International scholars come together to discuss human rights
Published: Friday, September 20, 2013
Updated: Friday, September 20, 2013 02:09
The University of Connecticut’s Human Rights Institute hosted its fourth international conference starting Thursday, “Contexts of Human Rights,” in commemoration of the institute’s 10th anniversary. Hosted in the Thomas J. Dodd Research Center, the conference will take place Friday and Saturday.
Scholars from around the world have gathered to highlight the interdisciplinary theme of the conference and to discuss the progress and challenges of the global human rights community. Emma Gilligan, director of the Human Rights Institute, said “(the conference) is a visible symbol of the dedication of the faculty who united to create the institute.”
Contexts of Human Rights features more than 11 panels and two keynote lectures, involving nearly 50 speakers and contributors from around the world who will discuss topics ranging from health and human rights to affirmative action policies.
On Thursday evening, one of the two keynote speakers – Thomas Pogge of Yale University, who is also the director of the Global Justice Program – was featured. A Leitner professor of philosophy at Yale, Pogge approached a variety of human rights issues in current international policies from an interdisciplinary lens.
He explained how in the case of the world’s most powerful countries meeting to discuss changes in policy for the world, many countries consider personal interest over the interests of the most marginalized populations with the greatest violations of human rights. Pogge suggested that, “supranational rule-making must be recognized and highlighted, as it has profound effects on human rights fulfillment around the world.” In a list of “Post-2015 Institutional Reform Goals,” Pogge included a proposal to “reward pharmaceutical innovation…on the basis of health impact the innovation achieves in the world.” This would prevent the hiking-up of prices for pharmaceuticals that are produced at a much lower cost – limiting their accessibility especially in developing countries – as he said, “a human right is fulfilled when the person in question has access to that freedom in question.”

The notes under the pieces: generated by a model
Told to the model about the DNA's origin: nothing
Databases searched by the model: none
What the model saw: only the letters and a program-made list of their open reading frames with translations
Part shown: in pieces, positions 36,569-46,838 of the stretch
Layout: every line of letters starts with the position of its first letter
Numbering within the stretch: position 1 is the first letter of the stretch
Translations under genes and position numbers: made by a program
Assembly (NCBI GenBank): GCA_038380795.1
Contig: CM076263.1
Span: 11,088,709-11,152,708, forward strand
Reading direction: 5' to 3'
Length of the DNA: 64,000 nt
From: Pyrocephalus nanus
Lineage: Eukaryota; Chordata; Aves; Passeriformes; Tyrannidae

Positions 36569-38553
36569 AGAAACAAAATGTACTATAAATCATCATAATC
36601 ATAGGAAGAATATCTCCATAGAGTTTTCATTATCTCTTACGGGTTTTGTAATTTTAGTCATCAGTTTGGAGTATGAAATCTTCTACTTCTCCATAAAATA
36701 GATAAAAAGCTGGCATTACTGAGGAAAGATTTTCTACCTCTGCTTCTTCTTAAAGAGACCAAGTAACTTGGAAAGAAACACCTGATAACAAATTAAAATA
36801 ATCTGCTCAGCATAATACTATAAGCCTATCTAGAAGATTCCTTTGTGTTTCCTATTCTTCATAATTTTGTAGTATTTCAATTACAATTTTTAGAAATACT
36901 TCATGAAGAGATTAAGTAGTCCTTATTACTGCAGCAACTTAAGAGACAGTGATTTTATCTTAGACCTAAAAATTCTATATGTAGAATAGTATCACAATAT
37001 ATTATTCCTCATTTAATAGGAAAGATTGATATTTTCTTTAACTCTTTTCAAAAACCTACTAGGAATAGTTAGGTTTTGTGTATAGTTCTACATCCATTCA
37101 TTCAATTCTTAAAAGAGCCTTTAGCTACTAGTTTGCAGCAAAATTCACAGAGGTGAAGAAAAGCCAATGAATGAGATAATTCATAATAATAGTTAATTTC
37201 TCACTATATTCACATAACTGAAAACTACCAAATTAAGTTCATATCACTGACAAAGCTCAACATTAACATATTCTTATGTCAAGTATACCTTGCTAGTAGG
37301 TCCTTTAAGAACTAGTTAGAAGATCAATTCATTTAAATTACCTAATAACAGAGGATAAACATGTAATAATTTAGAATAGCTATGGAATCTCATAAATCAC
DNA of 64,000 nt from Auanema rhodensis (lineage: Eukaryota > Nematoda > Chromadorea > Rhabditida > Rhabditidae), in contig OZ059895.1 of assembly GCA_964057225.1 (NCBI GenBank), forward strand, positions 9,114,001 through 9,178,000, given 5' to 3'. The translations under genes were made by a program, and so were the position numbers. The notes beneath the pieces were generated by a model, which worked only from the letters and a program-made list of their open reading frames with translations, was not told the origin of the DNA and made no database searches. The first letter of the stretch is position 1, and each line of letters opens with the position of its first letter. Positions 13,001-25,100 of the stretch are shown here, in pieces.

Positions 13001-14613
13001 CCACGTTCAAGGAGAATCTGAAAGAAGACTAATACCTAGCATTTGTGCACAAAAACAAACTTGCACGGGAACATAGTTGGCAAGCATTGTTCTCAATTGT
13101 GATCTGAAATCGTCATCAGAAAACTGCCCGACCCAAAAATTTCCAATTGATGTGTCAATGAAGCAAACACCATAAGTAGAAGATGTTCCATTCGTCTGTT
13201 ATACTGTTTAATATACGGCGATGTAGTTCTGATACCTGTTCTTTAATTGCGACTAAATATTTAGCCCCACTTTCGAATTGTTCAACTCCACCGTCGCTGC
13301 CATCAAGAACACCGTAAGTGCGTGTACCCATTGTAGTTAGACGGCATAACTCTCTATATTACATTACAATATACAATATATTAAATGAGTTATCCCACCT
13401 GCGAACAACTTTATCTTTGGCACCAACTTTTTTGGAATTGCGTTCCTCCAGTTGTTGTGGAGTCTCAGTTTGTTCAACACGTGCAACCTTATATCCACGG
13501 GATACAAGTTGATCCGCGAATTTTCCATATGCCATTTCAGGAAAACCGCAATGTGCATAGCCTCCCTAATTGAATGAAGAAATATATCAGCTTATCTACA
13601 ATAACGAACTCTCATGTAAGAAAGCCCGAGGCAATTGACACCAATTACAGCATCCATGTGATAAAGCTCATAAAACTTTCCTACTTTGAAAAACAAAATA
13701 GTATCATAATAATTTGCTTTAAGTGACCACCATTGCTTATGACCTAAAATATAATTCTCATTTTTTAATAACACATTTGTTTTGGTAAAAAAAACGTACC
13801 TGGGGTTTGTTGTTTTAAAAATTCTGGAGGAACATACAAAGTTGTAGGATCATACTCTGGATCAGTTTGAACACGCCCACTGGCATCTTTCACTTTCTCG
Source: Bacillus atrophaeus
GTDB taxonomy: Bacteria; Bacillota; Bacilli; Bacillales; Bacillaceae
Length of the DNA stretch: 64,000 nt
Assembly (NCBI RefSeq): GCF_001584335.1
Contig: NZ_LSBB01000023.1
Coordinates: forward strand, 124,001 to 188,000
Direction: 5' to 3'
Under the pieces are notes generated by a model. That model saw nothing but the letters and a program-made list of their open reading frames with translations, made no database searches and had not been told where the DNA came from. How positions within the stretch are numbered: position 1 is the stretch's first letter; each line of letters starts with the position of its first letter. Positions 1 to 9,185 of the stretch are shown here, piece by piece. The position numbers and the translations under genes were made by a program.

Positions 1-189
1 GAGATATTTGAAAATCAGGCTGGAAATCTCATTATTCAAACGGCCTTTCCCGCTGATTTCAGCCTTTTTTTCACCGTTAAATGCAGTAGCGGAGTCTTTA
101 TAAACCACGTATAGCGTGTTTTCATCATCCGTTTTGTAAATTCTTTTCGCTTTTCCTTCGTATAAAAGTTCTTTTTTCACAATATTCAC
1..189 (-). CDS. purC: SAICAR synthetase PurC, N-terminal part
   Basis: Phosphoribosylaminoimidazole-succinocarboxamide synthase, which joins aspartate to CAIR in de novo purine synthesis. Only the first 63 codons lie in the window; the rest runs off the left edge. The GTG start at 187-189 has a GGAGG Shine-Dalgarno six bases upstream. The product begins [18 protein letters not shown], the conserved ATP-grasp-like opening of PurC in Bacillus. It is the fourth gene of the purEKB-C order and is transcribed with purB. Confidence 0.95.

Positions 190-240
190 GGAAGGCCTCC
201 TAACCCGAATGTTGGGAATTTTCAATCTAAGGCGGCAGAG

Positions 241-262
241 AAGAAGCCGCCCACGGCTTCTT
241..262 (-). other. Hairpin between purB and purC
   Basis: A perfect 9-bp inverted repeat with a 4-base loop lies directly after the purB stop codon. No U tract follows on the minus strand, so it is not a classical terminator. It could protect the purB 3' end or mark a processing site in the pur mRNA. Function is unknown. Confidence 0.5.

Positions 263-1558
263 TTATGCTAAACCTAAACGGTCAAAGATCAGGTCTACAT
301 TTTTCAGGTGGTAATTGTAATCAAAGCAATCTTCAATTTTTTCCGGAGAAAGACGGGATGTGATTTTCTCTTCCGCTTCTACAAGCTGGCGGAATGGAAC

Following the keynote lecture on Thursday was a dinner in honor of the Human Rights Institute’s founding director, Richard A. Wilson – who started the institute in 2003. Continuing into Friday, the conference will feature a second keynote speaker, Aryeh Neier, former president of the Open Society Foundation who will be discussing the progression and failures experienced in the current global human rights movement. Closing the conference on Saturday, a panel will be discussing affirmative action policies around the world, and a panel of scholars from various universities around the world will participate in a roundtable discussion on the, “challenges and opportunities of running a human rights program today,” as described by Gilligan.
Despite the diversity of both the topics and the scholars at the conference, Wiktor Osiatynski of the Central European University and Open Society Foundations highlighted an underlying purpose to the conference – to ensure that “individuals, groups, and primarily vulnerable populations are not positively discriminated against, have equal opportunities as others, and can have a sense of basic social and economic security without which no one can be an owner of one’s own life and protect one’s other rights.”